The Vegetation of New Zealand
Chapter II. — The leading Physiognomic Plants and their Life-forms
The leading Physiognomic Plants and their Life-forms.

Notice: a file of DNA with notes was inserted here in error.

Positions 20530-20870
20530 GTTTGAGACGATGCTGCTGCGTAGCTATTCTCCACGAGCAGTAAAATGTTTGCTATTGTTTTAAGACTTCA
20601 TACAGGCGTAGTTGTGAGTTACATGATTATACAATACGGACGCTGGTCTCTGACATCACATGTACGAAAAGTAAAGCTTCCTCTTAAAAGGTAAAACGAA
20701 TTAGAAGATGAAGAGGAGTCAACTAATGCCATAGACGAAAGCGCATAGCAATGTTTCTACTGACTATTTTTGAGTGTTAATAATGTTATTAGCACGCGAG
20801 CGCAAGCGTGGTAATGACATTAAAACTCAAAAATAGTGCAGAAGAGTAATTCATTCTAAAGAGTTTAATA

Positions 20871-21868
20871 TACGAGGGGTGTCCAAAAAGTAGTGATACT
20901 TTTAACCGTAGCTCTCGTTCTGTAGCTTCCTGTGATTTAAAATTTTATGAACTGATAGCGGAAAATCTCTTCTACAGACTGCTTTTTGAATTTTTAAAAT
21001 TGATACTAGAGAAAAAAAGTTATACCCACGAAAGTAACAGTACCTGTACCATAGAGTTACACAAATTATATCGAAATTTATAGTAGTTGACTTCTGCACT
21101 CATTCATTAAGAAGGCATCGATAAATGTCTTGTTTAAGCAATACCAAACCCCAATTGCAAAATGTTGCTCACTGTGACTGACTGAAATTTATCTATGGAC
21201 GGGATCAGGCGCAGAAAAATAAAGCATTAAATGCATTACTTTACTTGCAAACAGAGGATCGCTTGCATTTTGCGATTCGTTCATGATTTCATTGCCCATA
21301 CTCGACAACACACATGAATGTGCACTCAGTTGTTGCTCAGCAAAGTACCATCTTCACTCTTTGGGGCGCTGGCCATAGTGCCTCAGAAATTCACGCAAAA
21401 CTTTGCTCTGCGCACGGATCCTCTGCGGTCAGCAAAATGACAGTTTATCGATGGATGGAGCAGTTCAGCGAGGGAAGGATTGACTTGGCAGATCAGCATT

Desmoschoenus spiralis (A. Rich.) Hook. f. (Cyperac.) pingao, is a stout, far-spreading sand-binding sedge. The rhizome, many metres long, is about 1.7 cm. diam., somewhat woody, much-branching and covered with old leaf-sheaths. At first, it creeps close to the surface, but is soon buried and forms eventually a tangle of rope-like stems in the sand. The leaves are in bunches tightly bound together at their bases by the sheaths so that a bulbous mass about 2.5 cm. diam. is formed, but they gradually open out, curving somewhat inwards. The sheath is about 10 cm. long by 5 cm. broad at the base, moderately thick in the centre, translucent and membranous at the margin, and sticky everywhere with a resinous exudation which helps to bind the sheaths together. The blade, 60 cm. long by 7 mm. broad, tapers gradually to a long trigonous point; it is thick, coriaceous, stiff but flexible, concave on the upper and convex on the under surface to that the leaves fit one into the other. The colour is a rather dark glossy green near the base and on the under surface, but the upper surface, especially above, is frequently orange-coloured or reddish, though the leaves, as a whole, viewed from a distance appear yellow. The branches are given off so closely that the separate leaf-bunches touch making semi-tussocks or continuous lines.page 64